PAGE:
All was quiet in the Bodle home in Plumstead village on the morning of 2 November 1833. In the large ten bedroom farmhouse, the maid Sophia Taylor began preparing breakfast while, at the cottage down the track, Mary Higgins came down to set the fire. But all was not as it seemed that morning....
When the local doctor was summoned several hours later he found four women suffering from severe vomiting and stomach pains whilst the master of the house was delirious with pain. His suspicions raised, the doctor contacted Michael Faraday at his laboratory in Woolwich. So began a chain of events that would grip the entire nation.
For in the 19th century, criminal poisoning was terrifyingly easy, yet almost impossible to prove - a situation that resulted in no end of mischief. 'The fell spirit of the Borgias' was said to be sweeping across the land and as the panic reached fever pitch, so the race to find the definitive test began....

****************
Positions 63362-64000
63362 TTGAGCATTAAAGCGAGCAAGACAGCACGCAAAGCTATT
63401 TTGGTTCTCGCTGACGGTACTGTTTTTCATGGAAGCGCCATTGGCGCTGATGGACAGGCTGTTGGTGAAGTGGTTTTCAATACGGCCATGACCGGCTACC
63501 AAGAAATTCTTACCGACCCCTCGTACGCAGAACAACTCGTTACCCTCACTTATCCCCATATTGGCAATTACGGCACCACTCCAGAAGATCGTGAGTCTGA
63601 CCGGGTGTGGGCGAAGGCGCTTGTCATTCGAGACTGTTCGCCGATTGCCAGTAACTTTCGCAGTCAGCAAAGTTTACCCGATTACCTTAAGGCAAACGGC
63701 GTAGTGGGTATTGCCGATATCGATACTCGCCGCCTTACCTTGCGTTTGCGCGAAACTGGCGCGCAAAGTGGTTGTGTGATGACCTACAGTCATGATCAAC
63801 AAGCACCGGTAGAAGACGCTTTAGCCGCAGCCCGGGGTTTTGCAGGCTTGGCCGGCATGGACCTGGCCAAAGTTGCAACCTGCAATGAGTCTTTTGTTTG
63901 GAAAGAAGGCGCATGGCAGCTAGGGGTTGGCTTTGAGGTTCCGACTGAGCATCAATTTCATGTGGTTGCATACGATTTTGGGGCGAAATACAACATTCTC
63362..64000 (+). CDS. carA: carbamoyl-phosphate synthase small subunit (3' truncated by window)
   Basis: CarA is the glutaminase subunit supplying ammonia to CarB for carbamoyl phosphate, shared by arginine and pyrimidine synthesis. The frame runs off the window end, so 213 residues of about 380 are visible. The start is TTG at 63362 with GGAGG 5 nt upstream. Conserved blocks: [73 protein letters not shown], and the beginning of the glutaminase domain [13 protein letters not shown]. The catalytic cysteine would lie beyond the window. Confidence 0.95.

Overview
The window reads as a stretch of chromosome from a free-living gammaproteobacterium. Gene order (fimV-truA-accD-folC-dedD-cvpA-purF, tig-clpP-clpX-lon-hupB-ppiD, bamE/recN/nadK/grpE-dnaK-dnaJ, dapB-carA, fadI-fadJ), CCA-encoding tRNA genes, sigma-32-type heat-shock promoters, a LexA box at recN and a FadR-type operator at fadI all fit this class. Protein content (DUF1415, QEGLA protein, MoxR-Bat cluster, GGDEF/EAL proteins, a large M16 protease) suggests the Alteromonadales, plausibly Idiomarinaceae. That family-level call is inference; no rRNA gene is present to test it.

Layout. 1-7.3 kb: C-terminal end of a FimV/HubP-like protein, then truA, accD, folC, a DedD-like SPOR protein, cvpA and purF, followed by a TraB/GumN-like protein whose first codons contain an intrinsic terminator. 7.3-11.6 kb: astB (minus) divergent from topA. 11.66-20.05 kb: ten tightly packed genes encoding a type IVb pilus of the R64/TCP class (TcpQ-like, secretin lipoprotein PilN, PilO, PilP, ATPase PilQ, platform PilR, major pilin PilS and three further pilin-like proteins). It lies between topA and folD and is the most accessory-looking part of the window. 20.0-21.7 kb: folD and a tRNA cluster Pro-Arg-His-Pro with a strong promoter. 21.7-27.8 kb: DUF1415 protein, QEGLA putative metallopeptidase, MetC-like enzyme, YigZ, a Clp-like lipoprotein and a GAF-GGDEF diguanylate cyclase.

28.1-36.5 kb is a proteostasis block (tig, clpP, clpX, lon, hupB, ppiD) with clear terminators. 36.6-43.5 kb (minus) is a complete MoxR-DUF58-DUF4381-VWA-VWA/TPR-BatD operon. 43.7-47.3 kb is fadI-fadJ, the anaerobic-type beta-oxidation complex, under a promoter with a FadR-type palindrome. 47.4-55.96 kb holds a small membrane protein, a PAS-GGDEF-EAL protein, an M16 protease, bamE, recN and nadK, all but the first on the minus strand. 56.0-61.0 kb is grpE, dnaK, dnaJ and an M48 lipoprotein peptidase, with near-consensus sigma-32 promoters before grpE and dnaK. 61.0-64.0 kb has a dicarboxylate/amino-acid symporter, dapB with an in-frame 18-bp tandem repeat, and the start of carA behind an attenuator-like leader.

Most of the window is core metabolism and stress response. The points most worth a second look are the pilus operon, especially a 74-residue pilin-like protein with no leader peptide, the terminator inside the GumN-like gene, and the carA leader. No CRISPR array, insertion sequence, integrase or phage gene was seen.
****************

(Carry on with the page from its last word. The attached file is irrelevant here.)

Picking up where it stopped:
Read by Patience Tomlinson
©2013 Sandra Hempel (P)2013 Isis Publishing
A book for anyone who enjoyed "The Suspicions of Mr Wicher" - combining very thorough research and careful pacing of the plot that builds a vivid picture of rural society in the 1830s, with its web of relationships in the family and village - of people seemingly obsessed with money and inheritance, and accepting and dealing with death and its, to us, crude physical manifestations in a matter-of-fact way without touchy-feeliness. A caste of the main characters would help, if that is possible with audible's format
The fairly disgusting descriptions of the physical symptoms of arsenic poisoning
Not to my knowlege, but it was easy on the ear
In a way, but I like to keep audible books for when I am cooking and ironing, and choose books that can be listened to in this way, I would never choose a "literary" novel as it demands more concentration.
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